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Excerpt from A Language Older Than Words

Death and Rebirth (p. 324)

From chapter "A Time of Sleeping"

I don’t believe it would have been possible for me to undergo a meaningful death and rebirth had I been working a wage job. There would not have been time. No one expects a caterpillar to spin a cocoon, pop in for ten minutes, then emerge a butterfly, and at least my mother understood it would take me months or years to recover even physically from my episode of Crohn’s disease, yet not many of us are willing or able to make the time necessary to begin asking the right questions about who we are, what we love, what we fear, and what we’re doing to each other, much less answering these questions, and much much less living them.

I don’t always know what the right questions are; I only know that they reside in my body, and that in order to discover them—or better, remember—I need to be still. In that sense the disease did me an immense favor; had I at any time been tempted by poverty, rampant deficit spending, and social pressure to get a job, my body would have killed me.

At the time, through my twenties, I did not know what was right, only what was wrong, and I didn’t know what I wanted, only what I didn’t want. I didn’t know how to live, only how not to live. I knew a job wasn’t what I wanted or needed.

We did not evolve working for others forty hours or more per week. We evolved, and one need only look at nonhumans or at remaining indigenous peoples to see this is so, spending a great deal of time doing not much of anything (or once again in the lingo of bee research, “loafing”). As the Dane Frederick Andersen Bolling said of the Khoikhoi of South Africa, “They find it strange that we, the Christians, work, and they say, that we are all mortal, that we gain nothing from our toil, but at the end are thrown underground, so that all we have done is in vain.” Another colonist noted of these same people that “their contempt for riches is in reality nothing but their hatred of work,” and a third remarked that “the principle work of the men is to laze about.”

Had I encountered these comments in my twenties, they would have encouraged me by helping to blunt the voice inside: What’s the matter? Lazy?Looking back, I can put a positive spin on my activities—or lack thereof—of those years by calling it a period of pupation, or saying I was undergoing a death and rebirth, or calling it my own forty days in the wilderness.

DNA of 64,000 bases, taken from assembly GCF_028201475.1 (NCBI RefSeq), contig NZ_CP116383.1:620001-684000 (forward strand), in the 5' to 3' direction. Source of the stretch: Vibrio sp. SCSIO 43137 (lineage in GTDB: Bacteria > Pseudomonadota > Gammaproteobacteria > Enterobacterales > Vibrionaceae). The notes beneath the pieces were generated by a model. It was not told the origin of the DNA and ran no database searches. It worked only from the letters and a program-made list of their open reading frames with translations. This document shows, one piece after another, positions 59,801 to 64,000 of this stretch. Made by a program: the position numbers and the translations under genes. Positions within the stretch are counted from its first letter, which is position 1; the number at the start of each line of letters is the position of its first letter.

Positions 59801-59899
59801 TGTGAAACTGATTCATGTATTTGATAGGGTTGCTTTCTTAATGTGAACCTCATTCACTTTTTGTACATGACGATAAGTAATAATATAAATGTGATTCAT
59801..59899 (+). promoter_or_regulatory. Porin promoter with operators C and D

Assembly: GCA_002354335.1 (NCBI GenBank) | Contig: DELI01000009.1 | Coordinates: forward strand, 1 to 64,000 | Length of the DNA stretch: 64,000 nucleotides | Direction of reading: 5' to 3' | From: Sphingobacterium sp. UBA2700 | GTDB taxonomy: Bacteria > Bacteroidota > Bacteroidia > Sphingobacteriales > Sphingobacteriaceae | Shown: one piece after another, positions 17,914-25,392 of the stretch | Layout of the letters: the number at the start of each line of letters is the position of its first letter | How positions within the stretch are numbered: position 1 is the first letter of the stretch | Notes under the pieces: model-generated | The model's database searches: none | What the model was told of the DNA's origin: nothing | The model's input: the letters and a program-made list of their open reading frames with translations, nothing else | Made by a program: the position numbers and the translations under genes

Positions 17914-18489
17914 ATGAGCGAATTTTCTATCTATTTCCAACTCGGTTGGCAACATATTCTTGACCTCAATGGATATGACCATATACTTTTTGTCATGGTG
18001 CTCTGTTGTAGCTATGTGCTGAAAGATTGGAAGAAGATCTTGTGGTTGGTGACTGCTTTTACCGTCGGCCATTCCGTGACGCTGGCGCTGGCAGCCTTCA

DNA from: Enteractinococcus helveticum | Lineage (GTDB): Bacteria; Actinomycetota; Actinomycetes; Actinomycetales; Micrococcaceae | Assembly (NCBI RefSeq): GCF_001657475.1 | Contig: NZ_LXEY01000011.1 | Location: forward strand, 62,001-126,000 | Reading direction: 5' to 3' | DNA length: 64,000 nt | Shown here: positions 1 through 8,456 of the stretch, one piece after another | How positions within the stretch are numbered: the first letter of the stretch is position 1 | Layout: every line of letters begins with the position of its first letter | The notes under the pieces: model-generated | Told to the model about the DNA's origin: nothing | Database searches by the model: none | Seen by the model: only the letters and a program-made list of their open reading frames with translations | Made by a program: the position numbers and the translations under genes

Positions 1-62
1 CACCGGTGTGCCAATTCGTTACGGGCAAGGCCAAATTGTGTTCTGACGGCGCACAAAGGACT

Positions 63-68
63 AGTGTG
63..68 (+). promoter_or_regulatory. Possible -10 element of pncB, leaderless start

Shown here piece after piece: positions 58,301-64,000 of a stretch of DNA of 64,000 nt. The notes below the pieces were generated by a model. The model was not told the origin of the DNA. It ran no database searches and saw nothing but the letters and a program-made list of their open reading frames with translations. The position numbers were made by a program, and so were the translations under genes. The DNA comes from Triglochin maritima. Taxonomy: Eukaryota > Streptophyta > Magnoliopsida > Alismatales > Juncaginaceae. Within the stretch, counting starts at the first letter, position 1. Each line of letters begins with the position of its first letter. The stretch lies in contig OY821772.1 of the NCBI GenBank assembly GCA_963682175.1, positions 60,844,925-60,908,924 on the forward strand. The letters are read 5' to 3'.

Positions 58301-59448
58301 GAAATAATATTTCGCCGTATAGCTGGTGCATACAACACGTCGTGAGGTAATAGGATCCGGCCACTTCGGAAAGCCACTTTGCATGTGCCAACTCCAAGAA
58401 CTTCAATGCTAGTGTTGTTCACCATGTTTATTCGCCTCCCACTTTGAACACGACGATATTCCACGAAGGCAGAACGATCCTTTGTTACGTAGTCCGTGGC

But the truth is that for the next few years, living first in Nevada and later in Idaho, I didn’t actually do much of anything. I felt guilty about this, but I couldn’t find anything to do that interested me more than nothing. I certainly wasn’t going to go back to physics, or to any other means of selling my hours. I called myself a writer, but didn’t write much: what was I going to write? I didn’t have anything to say, because I didn’t know who I was. To discover that takes long, slow, uninterrupted time. Time enough to get bored, and then to move beyond boredom, which is really just another screen to deflect our attention away from the arduous yet delightful, joyous though painful process of allowing ourselves the stillness to remember what we feel and to begin assuming responsibility for our lives.

Nearly every day I walked the railroad tracks to the Humboldt River, then climbed down to the concrete footing of a bridge. There I sat in the sunlight and read, or more often just watched the river. I walked the banks, and in spring saw a mother bird feign a broken wing to distract me from her nest. I saw beetles crawling in and out of a beaver dead on the tracks, and I saw the beaver’s teeth, orange as carrots. I saw plenty of trains.

Albert Einstein once observed that “the significant problems of the world cannot be solved at the same level of consciousness at which they were created.” I think he’s right. I believe Carl Jung was onto much the same thing when he wrote, “All the greatest and most important problems of life are fundamentally insoluble. . . . They can never be solved, but only outgrown. This ‘outgrowing’ proved on further investigation to require a new level of consciousness. Some higher or wider interest appeared on the patient’s horizon, and through this broadening of his or her outlook the insoluble problem lost its urgency. It was not solved logically in its own terms but faded when confronted with a new and stronger life urge.”